4 Common Cryptocurrency Scams To Look Out For


A cryptocurrency is a form of digital currency which generally only exists electronically. It is a huge unregulated market and one which is open to lawlessness.

It is constantly expanding, and new cryptocurrencies are always being added and developed. In the fast-changing world of cryptocurrency, scams and hacks can go largely unnoticed for some period of time, and in 2021, the largest number of cryptocurrency crimes was reported, with scammers taking around $14billion worth of crypto tokens in the year alone – almost a 50% increase on the $7.8billion taken in 2020.

With so much interest in cryptocurrency and this interest only increasing over the past 18 months, it’s not surprising that scammers and hackers are taking advantage of new and inexperienced investors. With that in mind, let’s look at some of the most common cryptocurrency scams to watch out for.

What Are Some Common Cryptocurrency Scams?

Cryptocurrency scams typically fall into two different categories, either they are initiatives set up that aim to target digital wallets and authentication credentials, or they occur when a cryptocurrency transfer is taking place directly from an unwilling investor to a scammer as the result of impersonation, fraudulent investment, or malicious business activity.

1. Crypto Only Payments


If you’re dealing with a seemingly credible person or establishment who claims that they can’t accept any form of payment other than Bitcoin or cryptocurrency, then it is highly likely a scam. Bitcoins and other cryptocurrencies fluctuate wildly, so many credible businesses don’t accept them as a form of payment. If anyone is requesting that you pay them in Bitcoin or cryptocurrency, then it’s likely that they’re trying to build up a good stock level and capitalize on its fluctuating value.

2. Digital Game Tokens


Sophisticated cryptocurrency hackers often can create new worlds and games on the blockchain which take off really quickly in terms of popularity. The reason behind doing so is because new and exciting gamers will be likely to buy coins or tokens for a game and, if enough people drive up the price, this gives the scammers the opportunity to sell all their holdings.

Unlike other currencies, there is no such thing as fraud or scam protection for blockchain technology and, once money has been stolen, the only way to retrieve it is for the recipient to pay you back directly, which if you’ve been the victim of a scam, is highly unlikely to happen.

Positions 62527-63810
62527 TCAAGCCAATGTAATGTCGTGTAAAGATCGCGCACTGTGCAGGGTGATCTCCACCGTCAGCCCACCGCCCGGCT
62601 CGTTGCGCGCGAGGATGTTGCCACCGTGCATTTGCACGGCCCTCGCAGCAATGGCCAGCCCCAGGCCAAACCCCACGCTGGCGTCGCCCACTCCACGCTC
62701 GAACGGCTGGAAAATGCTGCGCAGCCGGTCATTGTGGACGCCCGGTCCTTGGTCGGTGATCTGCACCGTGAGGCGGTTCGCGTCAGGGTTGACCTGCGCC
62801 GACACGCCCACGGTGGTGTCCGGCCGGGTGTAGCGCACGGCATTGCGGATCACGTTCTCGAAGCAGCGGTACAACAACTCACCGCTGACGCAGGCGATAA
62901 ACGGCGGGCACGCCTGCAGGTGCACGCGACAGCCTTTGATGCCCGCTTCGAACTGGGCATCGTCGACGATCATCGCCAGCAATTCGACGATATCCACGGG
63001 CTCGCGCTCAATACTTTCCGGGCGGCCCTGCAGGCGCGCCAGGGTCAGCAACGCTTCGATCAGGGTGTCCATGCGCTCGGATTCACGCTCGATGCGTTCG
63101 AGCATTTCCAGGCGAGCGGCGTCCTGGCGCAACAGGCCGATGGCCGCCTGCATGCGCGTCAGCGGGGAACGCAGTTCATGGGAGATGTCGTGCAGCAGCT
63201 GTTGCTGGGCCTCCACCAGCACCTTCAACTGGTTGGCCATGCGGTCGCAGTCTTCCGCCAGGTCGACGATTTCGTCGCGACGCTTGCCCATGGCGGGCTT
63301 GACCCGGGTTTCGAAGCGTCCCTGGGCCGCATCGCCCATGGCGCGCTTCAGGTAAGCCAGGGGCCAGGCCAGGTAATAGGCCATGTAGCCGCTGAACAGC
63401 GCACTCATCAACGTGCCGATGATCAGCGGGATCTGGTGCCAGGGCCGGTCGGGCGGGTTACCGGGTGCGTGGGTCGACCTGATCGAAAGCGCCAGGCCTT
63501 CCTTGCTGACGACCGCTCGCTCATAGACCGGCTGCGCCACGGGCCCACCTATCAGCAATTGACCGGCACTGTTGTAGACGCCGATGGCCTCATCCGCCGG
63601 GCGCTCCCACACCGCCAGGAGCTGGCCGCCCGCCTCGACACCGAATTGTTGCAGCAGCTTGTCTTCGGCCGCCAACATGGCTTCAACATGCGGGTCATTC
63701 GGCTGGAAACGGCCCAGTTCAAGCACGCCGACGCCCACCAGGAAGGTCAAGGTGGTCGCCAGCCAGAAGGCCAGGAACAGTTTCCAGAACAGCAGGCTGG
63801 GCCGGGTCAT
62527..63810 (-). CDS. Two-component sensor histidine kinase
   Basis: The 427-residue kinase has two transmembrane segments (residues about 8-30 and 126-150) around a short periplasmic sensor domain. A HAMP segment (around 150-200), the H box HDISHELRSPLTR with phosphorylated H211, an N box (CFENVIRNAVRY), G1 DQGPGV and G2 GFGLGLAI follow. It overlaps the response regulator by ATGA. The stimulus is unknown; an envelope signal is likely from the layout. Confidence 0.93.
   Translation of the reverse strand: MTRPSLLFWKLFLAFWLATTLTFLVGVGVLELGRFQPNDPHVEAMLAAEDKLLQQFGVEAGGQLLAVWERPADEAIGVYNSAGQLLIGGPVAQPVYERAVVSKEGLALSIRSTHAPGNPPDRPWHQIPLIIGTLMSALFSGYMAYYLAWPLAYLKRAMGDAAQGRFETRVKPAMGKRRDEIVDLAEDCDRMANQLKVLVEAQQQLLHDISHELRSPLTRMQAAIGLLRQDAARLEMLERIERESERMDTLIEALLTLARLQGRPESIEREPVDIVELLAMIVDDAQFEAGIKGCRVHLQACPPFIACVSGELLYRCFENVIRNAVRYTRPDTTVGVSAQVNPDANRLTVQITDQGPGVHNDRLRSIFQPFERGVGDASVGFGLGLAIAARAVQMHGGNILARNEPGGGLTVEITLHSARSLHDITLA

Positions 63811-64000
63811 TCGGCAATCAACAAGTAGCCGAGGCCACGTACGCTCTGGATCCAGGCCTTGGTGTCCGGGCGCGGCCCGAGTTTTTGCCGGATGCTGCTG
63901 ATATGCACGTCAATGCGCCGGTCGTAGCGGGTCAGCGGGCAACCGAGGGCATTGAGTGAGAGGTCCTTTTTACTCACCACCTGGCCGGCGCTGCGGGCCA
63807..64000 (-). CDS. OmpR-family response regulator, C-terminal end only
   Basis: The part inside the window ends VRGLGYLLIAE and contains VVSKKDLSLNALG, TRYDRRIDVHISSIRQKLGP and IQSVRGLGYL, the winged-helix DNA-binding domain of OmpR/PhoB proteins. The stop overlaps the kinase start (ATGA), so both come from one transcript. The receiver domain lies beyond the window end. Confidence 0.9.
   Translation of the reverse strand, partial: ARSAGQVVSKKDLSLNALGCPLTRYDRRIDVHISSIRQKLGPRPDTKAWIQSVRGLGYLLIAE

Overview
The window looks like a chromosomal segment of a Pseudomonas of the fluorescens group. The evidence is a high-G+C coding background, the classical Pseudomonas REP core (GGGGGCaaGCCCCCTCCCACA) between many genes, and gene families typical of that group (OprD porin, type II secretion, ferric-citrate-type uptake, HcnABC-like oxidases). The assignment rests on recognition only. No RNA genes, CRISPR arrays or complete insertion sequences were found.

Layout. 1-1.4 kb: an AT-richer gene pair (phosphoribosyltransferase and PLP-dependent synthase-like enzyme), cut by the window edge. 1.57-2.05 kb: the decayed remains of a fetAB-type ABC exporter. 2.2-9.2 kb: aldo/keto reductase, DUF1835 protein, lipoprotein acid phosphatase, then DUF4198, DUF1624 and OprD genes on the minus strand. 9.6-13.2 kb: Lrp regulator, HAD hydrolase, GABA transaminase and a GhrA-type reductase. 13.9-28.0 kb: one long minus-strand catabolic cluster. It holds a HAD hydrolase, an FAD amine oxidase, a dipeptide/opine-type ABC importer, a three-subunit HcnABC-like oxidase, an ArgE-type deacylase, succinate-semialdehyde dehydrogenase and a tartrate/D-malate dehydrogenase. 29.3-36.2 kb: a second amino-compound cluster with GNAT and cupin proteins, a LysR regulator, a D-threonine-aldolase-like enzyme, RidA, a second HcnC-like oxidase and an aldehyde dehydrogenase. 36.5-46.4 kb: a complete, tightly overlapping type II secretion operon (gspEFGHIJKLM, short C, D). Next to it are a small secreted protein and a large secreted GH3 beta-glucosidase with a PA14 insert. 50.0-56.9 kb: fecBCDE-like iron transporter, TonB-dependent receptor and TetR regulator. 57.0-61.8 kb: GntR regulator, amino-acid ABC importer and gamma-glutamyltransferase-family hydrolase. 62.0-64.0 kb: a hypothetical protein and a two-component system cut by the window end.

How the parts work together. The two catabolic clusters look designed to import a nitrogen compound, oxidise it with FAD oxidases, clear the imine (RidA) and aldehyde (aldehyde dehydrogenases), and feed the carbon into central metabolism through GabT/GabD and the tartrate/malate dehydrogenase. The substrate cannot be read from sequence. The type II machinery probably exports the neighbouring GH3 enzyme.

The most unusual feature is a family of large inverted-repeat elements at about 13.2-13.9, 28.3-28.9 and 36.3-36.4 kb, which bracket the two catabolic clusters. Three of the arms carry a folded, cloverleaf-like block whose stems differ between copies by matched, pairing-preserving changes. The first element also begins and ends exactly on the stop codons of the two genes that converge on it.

3. Cryptocurrency Investments


New forms of cryptocurrency are being constantly created and when new coins are added to the blockchain, this is known as an initial coin offering. But ICOs are huge opportunities for scams. Companies or individuals might say that they have once in a lifetime opportunity to invest in a new form of cryptocurrency, often with the promise of 1,000% returns. Then, investors will be pressured into depositing new coins into a digital wallet that has been compromised in some way.

4. Phishing Scams


Phishing scams are just as old as the internet, but with cryptocurrencies, there are some new implications. Just as normal phishing attacks would work, scammers will send emails in an attempt to bait unsuspecting recipients into clicking links or entering their personal details, often in an attempt to secure their crypto wallet details. Unlike most passwords, you only get one single key to a crypto wallet, meaning that your funds are at risk of attack.

How To Protect Your Cryptocurrencies?


Even the most experienced and advanced crypto experts are aware that there are many evolving risks in the world of crypto trading. Some may have been victims of scams themselves or dealt with volatile assets. It’s important that, if you are new to crypto trading, then you keep holdings under 5% of the total portfolios and you should never invest in crypto if you’re looking to save up for certain events, such as a wedding, or for emergencies, or if you’re paying off debt.

Some red flags of cryptocurrency scams include:

  • Grammatical or spelling errors in emails, social media posts, or during any form of communication
  • Promises to multiply your investments
  • Fake influencers or using well-known celebrities as endorsements
  • Manipulation, including blackmail or extortion
  • Vague details about the investment or where your money is going

If you believe that you may have been the victim of a cryptocurrency trading scam, then it’s important that you halt all further trades. Reach out to an investment fraud lawyer, who may be able to trace your funds.

Remember, almost all traders have lost money during their trading and investment careers, so it is nothing to be ashamed of and is just, unfortunately, part of the journey. Whilst governments across the globe are working to regulate cryptocurrency and add some further protection for traders and investors, it might be a few years yet before standard practices are in place, meaning protecting yourself and your investments whilst you can be recommended.

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